The best business owners are also great leaders. Read our guide to successful leadership to inspire you on your journey to being a better business leader.
Being a manager within an organisation where you aren’t the top boss is not the same as running your own business.
If you launch your own venture and start to build a team of employees, you need different and enhanced skills that make you not just a founder, but a leader.
See below for five pieces of advice to start you on your journey to being an inspirational business leader.
1. Create a vision
“Good business leaders create a vision, articulate the vision, passionately own the vision, and relentlessly drive it to completion.”
Jack Welch, CEO 1981-2001, General Electric
Leadership starts with a strong vision for the future of the business. It should reflect your own values and why you set the business up in the first place.
You then need to use that vision to inspire your employees and build growth. It will give direction and motivation to your staff and remind them of what they are working towards.
A strong and clear vision also helps to attract new staff. You can use it to connect with people who share a similar vision and see your company as one that aligns with their values.
You should constantly communicate your vision both internally and externally. Summarise it in a mission statement. You can reference it in staff meetings and emails, put it on your website, share it on social media and display it on your office walls.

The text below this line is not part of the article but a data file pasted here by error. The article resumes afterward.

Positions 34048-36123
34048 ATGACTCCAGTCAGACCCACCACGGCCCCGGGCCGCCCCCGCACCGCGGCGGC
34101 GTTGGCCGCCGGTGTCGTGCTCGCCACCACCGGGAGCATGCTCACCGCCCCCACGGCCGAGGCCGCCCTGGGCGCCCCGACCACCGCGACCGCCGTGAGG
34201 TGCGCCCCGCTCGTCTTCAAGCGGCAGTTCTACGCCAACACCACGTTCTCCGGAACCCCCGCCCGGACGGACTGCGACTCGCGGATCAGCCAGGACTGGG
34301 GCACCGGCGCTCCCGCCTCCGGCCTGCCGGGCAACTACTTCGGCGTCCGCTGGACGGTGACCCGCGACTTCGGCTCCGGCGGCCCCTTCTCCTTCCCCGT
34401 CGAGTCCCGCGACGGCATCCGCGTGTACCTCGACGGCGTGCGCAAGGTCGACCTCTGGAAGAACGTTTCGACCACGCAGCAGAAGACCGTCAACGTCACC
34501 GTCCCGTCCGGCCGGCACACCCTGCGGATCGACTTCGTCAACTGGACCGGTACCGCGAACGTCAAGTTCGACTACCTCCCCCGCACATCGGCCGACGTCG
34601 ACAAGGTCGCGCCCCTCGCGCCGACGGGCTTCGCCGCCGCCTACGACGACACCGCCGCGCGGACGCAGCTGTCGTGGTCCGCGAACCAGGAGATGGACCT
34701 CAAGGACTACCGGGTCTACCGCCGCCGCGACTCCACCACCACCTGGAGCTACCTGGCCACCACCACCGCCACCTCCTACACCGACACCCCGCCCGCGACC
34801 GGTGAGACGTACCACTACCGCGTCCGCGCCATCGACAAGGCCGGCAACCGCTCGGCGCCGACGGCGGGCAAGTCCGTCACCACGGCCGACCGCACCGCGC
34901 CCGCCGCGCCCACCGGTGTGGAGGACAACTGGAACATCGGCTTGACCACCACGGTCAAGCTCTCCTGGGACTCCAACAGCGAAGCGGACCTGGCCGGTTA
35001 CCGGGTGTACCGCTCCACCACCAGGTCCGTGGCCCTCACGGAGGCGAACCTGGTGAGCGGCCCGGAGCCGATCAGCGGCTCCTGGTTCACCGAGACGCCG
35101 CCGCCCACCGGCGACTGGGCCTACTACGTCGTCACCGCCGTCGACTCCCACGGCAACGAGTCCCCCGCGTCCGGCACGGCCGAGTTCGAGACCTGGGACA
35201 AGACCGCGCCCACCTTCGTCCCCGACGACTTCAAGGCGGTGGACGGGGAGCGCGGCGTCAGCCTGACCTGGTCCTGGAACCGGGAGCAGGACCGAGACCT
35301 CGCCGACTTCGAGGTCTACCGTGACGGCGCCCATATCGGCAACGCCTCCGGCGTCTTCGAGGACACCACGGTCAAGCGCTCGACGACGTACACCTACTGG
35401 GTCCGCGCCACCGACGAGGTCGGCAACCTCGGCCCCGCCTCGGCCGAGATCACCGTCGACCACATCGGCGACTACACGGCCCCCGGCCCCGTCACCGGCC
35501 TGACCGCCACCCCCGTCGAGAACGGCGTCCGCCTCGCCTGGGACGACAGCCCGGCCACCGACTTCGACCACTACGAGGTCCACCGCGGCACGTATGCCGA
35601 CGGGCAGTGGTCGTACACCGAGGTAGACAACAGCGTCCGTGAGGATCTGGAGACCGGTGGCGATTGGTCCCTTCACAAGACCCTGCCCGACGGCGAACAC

Your vision may change as your business grows or external factors influence it. As you adapt your vision, involve your team in creating it.
Here are some great examples of vision statements.
2. Listen and communicate
“Of all the skills of leadership, listening is the most valuable — and one of the least understood. Most captains of industry listen only sometimes, and they remain ordinary leaders. But a few, the great ones, never stop listening.”
Peter Nulty, Fortune Magazine, April 1994
Good communication is key to success for any business and it starts at the top.
Communicate clearly and concisely with your team. Be honest and transparent about the business’s successes and failures and what that means for the team.
Business leaders need to listen too. Be available, open to criticism and take feedback on board. Ask questions when appropriate and respond as necessary.